US banks, facing penalties from bad behavior amid a tougher regulations, are still grappling with the new financial landscape created by the financial crisis.
This week, the six largest banks in the US update investors on their progress with their fourth-quarter and year-end results. JP Morgan Chase and Wells Fargo are set to kick off quarterly earnings tomorrow; Bank of America checks in on January 15; Citigroup and Goldman Sachs are scheduled to disclose their results on January 16; and Morgan Stanley on January 17 will cap off the week. Here is what industry observers will be looking at as they search for signs about the direction and health of the banking system:
- After paying more than $22 billion to settle legal claims, Wall Street wants to know that the worst is over for CEO Jamie Dimon’s fine-riddled New York financial institution. JPMorgan isn’t likely to offer any new disclosures about new legal woes but investors may home in on the bank’s fundamental revenue performance as the biggest banks wrestle with generating growth in core businesses like mortgages, credit cards and loans.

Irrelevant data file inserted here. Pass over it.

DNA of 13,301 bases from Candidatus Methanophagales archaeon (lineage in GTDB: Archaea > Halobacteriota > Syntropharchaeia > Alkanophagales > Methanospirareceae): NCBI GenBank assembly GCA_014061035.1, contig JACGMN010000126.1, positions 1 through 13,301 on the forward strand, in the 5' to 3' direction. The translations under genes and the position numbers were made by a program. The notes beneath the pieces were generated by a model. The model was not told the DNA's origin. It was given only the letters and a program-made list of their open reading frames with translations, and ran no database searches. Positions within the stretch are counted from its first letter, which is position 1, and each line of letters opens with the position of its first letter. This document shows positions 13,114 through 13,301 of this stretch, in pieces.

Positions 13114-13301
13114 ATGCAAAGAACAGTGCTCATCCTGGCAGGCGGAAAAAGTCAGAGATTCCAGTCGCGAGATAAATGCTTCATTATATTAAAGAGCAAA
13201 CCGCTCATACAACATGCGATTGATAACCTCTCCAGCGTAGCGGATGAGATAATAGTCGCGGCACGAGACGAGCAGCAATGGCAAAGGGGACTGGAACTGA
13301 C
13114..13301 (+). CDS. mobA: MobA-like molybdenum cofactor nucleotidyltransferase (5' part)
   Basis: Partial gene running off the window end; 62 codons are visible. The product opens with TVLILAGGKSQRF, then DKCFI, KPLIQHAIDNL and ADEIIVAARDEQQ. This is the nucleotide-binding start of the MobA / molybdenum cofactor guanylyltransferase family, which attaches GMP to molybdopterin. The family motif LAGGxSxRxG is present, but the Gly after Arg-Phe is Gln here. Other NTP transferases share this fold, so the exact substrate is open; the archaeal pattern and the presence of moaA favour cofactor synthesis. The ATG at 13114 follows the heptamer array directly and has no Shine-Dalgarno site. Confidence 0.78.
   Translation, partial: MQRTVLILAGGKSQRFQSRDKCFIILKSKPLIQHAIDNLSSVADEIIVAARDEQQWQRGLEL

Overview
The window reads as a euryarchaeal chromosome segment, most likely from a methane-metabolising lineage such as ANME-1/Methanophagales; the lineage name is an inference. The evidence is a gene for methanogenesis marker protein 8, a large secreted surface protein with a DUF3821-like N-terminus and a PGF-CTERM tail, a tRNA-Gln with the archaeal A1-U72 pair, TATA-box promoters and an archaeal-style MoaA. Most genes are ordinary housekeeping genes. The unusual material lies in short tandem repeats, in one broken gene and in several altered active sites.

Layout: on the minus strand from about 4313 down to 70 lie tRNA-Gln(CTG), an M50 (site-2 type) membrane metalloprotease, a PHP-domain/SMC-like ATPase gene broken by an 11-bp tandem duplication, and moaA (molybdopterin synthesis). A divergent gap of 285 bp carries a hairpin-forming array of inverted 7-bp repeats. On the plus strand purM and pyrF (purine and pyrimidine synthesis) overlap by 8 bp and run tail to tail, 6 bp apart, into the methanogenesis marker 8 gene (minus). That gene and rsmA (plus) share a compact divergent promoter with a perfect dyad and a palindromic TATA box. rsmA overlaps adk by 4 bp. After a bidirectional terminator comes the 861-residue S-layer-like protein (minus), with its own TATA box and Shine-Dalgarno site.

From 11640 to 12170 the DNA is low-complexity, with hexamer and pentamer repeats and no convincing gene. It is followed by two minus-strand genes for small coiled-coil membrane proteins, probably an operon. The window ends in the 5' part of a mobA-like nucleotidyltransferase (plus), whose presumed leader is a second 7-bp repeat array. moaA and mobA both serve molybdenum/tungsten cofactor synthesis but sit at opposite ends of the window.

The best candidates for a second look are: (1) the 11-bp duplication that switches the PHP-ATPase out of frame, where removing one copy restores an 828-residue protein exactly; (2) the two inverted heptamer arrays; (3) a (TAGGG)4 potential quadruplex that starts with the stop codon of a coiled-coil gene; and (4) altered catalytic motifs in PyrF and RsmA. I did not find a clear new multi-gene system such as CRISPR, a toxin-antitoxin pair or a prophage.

- The San Francisco, California bank, originates one out of every three US home loans, making it the biggest US mortgage lender. Market watchers will be looking to see how much increasing interest rates, already a problem for the bank, have hamstrung its revenues.
Bank of America:
- Much has been made over JPMorgan’s billion-dollar penalties, but Bank of America, after averaging $10 billion a year in fines over CEO Brian Moynihan’s four-year tenure, has to prove that it is through with the lion’s share of its legal claims as well.
- After the tenure of relatively new CEO Michael Corbat began in October 2012, the bank has seen its shares up by more about 46%. But industry observers will be interested to see how much more the bank has reduced its so-called bad bank known as Citi Holdings, which contains assets segregated by the Citi to help it respond to the financial crisis.
- An uncharacteristically poor third-quarter, particularly in the bread-and-butter unit responsible for the sale of bonds and other fixed-income products, has observers wondering if the global investment bank headed by Lloyd Blankfein has lost its mojo.
- An aggressive plan to reshape the storied investment bank into a wealth management focused institution has taken shape, but at what cost? Market watchers want to know if James Gorman can maintain a serviceable trading operation while decreasing risk and facing the departure of swashbuckling traders like Glenn Hadden.